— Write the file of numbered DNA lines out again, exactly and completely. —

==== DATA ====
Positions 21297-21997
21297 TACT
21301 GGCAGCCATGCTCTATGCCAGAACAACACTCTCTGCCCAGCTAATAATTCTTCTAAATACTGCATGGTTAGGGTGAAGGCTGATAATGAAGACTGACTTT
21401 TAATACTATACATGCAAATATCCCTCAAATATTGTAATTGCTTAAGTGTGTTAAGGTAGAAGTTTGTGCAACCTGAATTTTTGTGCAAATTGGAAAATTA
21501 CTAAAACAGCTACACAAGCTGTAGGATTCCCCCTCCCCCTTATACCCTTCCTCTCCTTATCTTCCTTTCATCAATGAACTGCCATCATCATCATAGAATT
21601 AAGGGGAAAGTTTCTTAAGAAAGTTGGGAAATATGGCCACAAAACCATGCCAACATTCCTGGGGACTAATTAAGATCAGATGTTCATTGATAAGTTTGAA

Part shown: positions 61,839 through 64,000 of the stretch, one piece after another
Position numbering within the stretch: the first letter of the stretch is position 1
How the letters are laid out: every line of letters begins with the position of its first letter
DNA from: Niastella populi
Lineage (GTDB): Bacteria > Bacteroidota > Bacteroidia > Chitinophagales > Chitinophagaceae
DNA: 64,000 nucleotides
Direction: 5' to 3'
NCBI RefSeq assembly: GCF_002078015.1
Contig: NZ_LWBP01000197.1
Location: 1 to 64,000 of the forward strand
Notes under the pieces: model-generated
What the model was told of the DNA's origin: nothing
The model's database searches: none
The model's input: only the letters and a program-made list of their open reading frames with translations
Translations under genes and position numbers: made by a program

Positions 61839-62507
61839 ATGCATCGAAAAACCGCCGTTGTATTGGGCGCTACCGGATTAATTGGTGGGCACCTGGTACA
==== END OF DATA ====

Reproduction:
Positions 21297-21997
21297 TACT
21301 GGCAGCCATGCTCTATGCCAGAACAACACTCTCTGCCCAGCTAATAATTCTTCTAAATACTGCATGGTTAGGGTGAAGGCTGATAATGAAGACTGACTTT
21401 TAATACTATACATGCAAATATCCCTCAAATATTGTAATTGCTTAAGTGTGTTAAGGTAGAAGTTTGTGCAACCTGAATTTTTGTGCAAATTGGAAAATTA
21501 CTAAAACAGCTACACAAGCTGTAGGATTCCCCCTCCCCCTTATACCCTTCCTCTCCTTATCTTCCTTTCATCAATGAACTGCCATCATCATCATAGAATT
21601 AAGGGGAAAGTTTCTTAAGAAAGTTGGGAAATATGGCCACAAAACCATGCCAACATTCCTGGGGACTAATTAAGATCAGATGTTCATTGATAAGTTTGAA

Part shown: positions 61,839 through 64,000 of the stretch, one piece after another
Position numbering within the stretch: the first letter of the stretch is position 1
How the letters are laid out: every line of letters begins with the position of its first letter
DNA from: Niastella populi
Lineage (GTDB): Bacteria > Bacteroidota > Bacteroidia > Chitinophagales > Chitinophagaceae
DNA: 64,000 nucleotides
Direction: 5' to 3'
NCBI RefSeq assembly: GCF_002078015.1
Contig: NZ_LWBP01000197.1
Location: 1 to 64,000 of the forward strand
Notes under the pieces: model-generated
What the model was told of the DNA's origin: nothing
The model's database searches: none
The model's input: only the letters and a program-made list of their open reading frames with translations
Translations under genes and position numbers: made by a program

Positions 61839-62507
61839 ATGCATCGAAAAACCGCCGTTGTATTGGGCGCTACCGGATTAATTGGTGGGCACCTGGTACA